Archaeologists kept the decorated examples, like the blocks Gohary’s team is studying, in roofed magazines, which give them some protection of the elements. Undecorated ones were often kept in open air storage areas.
Preserving the blocks
Of the nearly 16,000 blocks that Gohary’s team is studying, few of them have ever been published.
Repairs are being done to the storage area that they are in. When the team arrived they found holes in the roof.
“The roof is still mostly there, there were a few gaps in the roof sheeting, we were able to cover most of these as best we could,” said Dr. Gohary.
Foxes had used the roof holes to enter the storage area and burrow under the stacks of blocks – collapsing nearly 2,000 of them onto the floor. This meant that the team had to fill in the holes and get the talatat back in order. Dust and insects also caused problems since the storage area doesn’t have proper windows – only metal bars.
Still, despite the poor condition of the structure they are in, the talatat blocks are in excellent shape. “Among the 15,000 of them only about five to seven percent were in poor condition,” said Dr. Gohary. “Many of them are still very well decorated and the colours are still very brilliant.”
“We seem to have rather more representations of the Queen than the King,” said Dr. Gohary, indicating that some of these blocks came from a temple that had a section dedicated to Nefertiti.
Gohary gave a detailed description as to how these blocks portray the Queen.
In addition to her pleated dress, “she has a red sash which is tied underneath the breasts and then hangs down – the ends of the sash hang down to almost mid-calf length,” she said. “She wears different styles of wigs as well.”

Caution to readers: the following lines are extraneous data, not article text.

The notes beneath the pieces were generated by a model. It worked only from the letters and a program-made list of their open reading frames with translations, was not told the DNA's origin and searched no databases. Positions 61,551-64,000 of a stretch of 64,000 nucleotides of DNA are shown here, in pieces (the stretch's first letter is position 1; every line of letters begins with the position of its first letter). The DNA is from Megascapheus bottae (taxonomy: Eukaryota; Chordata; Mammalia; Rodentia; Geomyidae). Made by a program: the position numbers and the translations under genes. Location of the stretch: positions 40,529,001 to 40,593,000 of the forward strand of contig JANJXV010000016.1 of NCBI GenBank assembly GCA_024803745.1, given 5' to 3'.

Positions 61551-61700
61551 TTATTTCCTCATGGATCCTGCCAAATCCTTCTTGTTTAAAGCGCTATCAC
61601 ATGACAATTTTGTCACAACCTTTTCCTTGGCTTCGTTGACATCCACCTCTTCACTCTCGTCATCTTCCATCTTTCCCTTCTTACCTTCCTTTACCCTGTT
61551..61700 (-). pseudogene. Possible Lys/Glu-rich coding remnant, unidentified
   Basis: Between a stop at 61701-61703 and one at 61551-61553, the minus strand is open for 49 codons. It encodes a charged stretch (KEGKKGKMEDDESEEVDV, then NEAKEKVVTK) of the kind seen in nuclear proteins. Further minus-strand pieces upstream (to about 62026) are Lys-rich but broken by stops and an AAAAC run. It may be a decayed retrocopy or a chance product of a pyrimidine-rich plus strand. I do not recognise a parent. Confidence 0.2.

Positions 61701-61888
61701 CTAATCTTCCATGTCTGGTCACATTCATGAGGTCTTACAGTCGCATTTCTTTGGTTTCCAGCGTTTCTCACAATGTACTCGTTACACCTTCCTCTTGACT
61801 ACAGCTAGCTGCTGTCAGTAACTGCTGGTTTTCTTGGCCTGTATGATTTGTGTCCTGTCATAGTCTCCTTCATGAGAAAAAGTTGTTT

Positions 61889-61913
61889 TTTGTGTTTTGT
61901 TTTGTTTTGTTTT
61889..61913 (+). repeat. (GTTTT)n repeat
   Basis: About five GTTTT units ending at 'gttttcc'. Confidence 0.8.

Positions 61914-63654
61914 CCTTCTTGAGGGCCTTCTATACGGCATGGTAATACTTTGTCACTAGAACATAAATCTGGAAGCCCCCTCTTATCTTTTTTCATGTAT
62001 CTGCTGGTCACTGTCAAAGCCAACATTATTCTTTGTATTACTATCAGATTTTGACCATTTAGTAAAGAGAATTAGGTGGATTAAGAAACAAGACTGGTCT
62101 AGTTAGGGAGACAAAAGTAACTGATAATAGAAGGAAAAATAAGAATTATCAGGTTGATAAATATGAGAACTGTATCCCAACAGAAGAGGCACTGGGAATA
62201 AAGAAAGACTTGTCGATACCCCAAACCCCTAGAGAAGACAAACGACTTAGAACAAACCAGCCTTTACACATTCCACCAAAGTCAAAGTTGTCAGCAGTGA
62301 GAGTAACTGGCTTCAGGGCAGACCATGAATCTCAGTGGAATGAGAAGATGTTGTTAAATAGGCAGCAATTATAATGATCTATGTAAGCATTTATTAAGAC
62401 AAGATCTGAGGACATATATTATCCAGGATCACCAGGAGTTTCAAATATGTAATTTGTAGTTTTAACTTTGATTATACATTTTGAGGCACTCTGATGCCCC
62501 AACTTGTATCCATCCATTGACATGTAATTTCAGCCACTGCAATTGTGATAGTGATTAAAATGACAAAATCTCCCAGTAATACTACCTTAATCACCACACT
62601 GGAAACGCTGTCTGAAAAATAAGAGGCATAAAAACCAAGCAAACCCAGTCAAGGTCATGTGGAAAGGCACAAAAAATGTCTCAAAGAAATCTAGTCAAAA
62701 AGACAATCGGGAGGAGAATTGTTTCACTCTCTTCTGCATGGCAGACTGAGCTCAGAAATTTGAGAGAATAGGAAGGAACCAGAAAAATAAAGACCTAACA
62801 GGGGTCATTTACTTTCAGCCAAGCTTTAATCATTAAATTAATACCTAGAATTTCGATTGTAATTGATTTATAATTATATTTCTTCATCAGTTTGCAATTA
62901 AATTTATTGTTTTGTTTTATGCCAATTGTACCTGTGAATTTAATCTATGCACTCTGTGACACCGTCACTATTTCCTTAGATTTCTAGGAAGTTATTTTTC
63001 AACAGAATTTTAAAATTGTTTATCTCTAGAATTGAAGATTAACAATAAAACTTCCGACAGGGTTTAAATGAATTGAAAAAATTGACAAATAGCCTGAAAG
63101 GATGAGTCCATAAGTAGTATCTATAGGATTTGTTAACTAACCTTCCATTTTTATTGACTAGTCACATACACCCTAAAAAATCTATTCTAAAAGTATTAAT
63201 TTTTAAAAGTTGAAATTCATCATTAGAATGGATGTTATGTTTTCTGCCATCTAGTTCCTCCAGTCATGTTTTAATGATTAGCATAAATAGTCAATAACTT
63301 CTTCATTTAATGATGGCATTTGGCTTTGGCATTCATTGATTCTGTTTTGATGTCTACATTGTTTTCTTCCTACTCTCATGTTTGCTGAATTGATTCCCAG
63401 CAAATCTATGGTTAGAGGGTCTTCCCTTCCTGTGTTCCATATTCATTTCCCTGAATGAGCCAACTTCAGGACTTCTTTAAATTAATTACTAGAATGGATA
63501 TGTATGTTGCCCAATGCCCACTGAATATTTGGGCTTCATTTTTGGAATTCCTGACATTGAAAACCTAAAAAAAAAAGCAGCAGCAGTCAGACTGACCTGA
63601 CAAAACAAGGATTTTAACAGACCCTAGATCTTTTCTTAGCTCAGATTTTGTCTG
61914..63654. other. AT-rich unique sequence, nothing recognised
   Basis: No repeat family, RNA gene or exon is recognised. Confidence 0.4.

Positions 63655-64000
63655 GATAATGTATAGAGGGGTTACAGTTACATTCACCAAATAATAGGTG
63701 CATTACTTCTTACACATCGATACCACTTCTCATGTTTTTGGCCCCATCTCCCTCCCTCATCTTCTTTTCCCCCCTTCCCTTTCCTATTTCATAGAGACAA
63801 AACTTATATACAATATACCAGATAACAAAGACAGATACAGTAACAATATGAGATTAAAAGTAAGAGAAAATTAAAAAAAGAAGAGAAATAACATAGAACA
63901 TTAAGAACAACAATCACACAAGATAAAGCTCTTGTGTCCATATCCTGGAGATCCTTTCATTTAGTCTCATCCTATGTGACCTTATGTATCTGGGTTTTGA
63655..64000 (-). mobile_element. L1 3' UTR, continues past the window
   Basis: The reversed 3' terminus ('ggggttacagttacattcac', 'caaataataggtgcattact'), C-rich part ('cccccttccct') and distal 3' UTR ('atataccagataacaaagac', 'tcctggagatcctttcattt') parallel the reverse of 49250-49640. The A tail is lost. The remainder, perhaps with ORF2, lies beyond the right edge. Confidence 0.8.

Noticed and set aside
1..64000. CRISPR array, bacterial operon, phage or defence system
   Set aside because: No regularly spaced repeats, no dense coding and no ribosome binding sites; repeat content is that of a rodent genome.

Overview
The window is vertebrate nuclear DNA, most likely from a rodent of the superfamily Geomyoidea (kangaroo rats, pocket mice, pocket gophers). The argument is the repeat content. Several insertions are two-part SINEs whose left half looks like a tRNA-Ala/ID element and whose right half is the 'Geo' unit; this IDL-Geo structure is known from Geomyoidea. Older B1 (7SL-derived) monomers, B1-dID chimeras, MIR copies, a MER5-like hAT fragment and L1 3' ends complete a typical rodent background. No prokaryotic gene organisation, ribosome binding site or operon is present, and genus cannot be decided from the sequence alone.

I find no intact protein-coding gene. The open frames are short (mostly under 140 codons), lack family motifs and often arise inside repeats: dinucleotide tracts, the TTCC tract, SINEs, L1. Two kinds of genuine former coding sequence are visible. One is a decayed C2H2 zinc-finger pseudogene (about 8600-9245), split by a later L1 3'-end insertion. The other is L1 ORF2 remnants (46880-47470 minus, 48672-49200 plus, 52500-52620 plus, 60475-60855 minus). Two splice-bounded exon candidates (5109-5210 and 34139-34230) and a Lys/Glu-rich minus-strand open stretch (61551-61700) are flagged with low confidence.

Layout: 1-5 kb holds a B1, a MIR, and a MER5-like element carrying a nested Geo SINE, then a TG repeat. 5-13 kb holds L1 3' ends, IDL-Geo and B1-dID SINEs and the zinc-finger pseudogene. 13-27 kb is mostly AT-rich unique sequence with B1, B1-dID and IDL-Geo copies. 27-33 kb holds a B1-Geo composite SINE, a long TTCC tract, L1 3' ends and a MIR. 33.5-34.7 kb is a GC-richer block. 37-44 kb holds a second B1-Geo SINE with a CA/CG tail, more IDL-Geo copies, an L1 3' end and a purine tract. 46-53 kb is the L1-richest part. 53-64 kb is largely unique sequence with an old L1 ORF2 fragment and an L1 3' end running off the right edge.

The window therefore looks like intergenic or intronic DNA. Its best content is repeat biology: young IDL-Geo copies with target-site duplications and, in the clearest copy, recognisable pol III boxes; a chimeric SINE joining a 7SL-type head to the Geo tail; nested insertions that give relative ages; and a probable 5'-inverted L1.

“She wears one which is painted blue,” and “has two long pieces that hangs down – one either side of her face and a longer piece at the back.”
There appear to ringlets or some other accessory attached to it. “Sometimes extended from the end of the long blue wig – at the bottom there – is a cobra – which of course is a symbol of protection for royalty.”
She also occasionally wears what we call a Nubian wig, “(a) much shorter wig which is coloured black, again with ringlets,” said Gohary.
Also “frequently she wears a crown with two very tall feathers, it’s a gold crown with two feathers covered in gold,” said Gohary.
“On her forehead she has a double cobra – which is a type of headdress which is worn by her mother in law – Queen Tiye.”
Gohary pointed out that it’s unusual that there are two cobras on Nefertiti – examples from Amarna show her only wearing one. “This is something perhaps which people in the future will be able to study and find some significance to this.”
Armlets and Bracelets
“She wears armlets on her upper arms and bracelets on her wrist, which is usually decorated with the cartouches of the two names of the Aten, the sun disc,” said Dr. Gohary. “The bracelets (are) very brightly coloured, in blue, in green and red, obviously representing gold bracelets which are inlaid with turquoise and carnelian for example.”
Nefertiti’s daughters are depicted a bit differently.
“What is interesting about the princess, that accompanies the Queen, (is) she also wears bracelets but hers are not decorated with the names of the gods,” she said. “It’s only the King and Queen that have them decorated that way.”
The team is working on a database that contains all the images and documentation, as well as the archival material that is available. They hope to produce a book that will discuss and illustrate their discoveries. There are also tentative plans to create a website that scholars can use to analyze the findings.
“It hasn’t been decided in exactly what form this will eventually be available online,” said Dr. Gohary.
So now, nearly 3,400 years after they were used as fill by Akhenaten’s successors, the pharaoh’s artwork is set to be re-introduced to the world.